Learn more about the book, Positive Computing: Technology for Wellbeing & Human Potential

More and more people who work in technology need to take into account the wellbeing of their users when they design new applications and systems. Sometimes they must do this directly — for instance, for apps where health and fitness is a primary goal. Sometimes it is indirectly, when they want to increase user engagement and motivation — and sometimes collectively, by attempting to do good in society and increase the wellbeing of communities.

Psychological concepts like flow, compassion, empathy, altruism, and mindfulness are no longer foreign to the tech realm — yet many techies who wish to enter this interdisciplinary domain still find themselves unsure of what the vocabulary means, or how they can start to incorporate these ideas into their designs.

When I started my first company, Signal Patterns, back in 2005, I had to prepare a welcome packet of academic papers and book chapters for every new employee so that everyone would understand the fundamentals of what we then called the technology of psychology. The chasm between the two disciplines was so vast that it often took our developers months to learn the terms used by the psychologists on our advisory board, let alone understand with some depth the psychological constructs they were studying.

A book like Positive Computing, by Rafael Calvo and Dorian Peters, could have saved us time and helped us bridge the gap in just a few days.

Positive Computing is an important book in a few different ways. First, it is jointly written by a computer scientist and a social scientist, meaning it surveys the relevant psychological literature through the eyes of a technology professional. This approach brings a new framework that can be used by social scientists and engineers alike as they embark on new projects together.

And that new framework is not only a good foundation for the creation of new products, but also a good means of identifying the gaps that still need to be studied. Researchers will also find this book useful, then. It can help them identify the most interesting research questions as well as the potential impact of the answers.

Authors Calvo and Peters provide an introduction to positive computing, including some of its vocabulary. The book goes on to lay out their framework and give examples of how psychological concepts intersect with design. While this may be more obvious when a product is directly related to wellbeing — such as a mindfulness app, or one that motivates the user to walk 10,000 steps a day — Calvo and Peters show how one can inject wellbeing into everyday digital interfaces, too.

“For example,” they write, “an argument could be made that when ‘focus view’ was added to Microsoft Word or the ‘distraction-free writing’ button was added to WordPress, the feature was integrated for the purpose of supporting engagement and flow.”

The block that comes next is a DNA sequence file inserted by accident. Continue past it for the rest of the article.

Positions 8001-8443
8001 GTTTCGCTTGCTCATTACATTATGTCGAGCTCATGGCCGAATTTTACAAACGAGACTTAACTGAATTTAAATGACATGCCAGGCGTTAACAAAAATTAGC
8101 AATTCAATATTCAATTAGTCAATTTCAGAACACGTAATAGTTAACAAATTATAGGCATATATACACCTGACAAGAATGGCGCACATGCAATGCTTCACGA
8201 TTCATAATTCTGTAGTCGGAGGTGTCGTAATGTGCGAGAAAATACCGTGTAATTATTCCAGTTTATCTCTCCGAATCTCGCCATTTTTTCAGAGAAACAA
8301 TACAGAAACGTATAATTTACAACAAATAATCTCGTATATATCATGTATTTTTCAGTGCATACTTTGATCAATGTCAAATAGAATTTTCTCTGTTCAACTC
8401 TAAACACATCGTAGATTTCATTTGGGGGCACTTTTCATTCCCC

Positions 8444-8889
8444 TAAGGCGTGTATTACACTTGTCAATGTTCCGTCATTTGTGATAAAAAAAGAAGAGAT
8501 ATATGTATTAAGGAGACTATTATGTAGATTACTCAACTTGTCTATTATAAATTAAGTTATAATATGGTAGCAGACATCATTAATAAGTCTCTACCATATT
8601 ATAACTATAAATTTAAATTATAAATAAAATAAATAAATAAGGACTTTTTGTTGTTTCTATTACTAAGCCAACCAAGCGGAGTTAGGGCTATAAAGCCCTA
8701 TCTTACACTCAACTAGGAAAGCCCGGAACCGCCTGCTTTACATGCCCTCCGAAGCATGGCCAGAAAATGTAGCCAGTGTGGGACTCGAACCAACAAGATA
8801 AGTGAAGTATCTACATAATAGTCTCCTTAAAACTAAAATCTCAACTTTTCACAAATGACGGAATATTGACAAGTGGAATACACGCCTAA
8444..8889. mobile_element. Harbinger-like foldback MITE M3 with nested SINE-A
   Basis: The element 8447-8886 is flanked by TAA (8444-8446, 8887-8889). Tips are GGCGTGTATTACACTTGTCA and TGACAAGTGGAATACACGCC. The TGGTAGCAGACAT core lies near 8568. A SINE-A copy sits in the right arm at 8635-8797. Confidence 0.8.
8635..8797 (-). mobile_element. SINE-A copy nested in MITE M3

In other words, psychological research is relevant to all techies, even when they work on apps and interfaces that are primarily used at the office. Just a simple tweak to a word processing program can increase wellbeing.

Likewise, the authors write, designers and developers can also make changes to social media networks or to games that will help increase altruism or gratitude among users.

The book also cites studies on how technology can be used to collect wellbeing data. For instance, a recent study from Microsoft Research showed how public Twitter and Facebook data can be used to to predict postpartum depression.

In addition to useful examples of what has already been developed in this realm and what possibilities exist for future programs, the book offers something else quite substantive: the creation of a new community of professionals. A joint group of designers, developers, engineers, and researchers who understand the psychological determinants of human wellbeing and who know how to apply them.

Such a community will build products that can help humankind go beyond just counting steps, taking meds on time, or drinking more water. They will use concepts like altruism and flow as they design new apps — and they will hopefully aid all of us in making a deeper transformative shift at the core. Positive computing, when understood by both psychologists and technologists, can lead to human flourishing, and to a qualitatively richer life experience.

Positive Computing: Technology for Wellbeing and Human Potential
The MIT Press, November 2014
Hardcover, 304 pages
$30

Psych Central's Recommendation:
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